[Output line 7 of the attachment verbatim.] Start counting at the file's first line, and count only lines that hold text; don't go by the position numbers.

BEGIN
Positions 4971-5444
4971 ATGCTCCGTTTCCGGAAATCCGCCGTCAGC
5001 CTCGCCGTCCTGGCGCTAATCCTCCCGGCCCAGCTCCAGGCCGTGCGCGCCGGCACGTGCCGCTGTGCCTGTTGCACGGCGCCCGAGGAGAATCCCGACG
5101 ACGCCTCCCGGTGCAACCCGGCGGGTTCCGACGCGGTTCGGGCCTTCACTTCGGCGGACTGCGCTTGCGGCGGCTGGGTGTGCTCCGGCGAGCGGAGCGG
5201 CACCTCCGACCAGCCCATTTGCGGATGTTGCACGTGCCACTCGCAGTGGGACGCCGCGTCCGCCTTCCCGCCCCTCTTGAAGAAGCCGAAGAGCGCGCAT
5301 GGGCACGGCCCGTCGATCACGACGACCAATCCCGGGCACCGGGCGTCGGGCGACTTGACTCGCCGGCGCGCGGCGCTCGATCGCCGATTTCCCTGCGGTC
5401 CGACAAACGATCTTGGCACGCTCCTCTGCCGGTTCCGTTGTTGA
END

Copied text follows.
5401 CGACAAACGATCTTGGCACGCTCCTCTGCCGGTTCCGTTGTTGA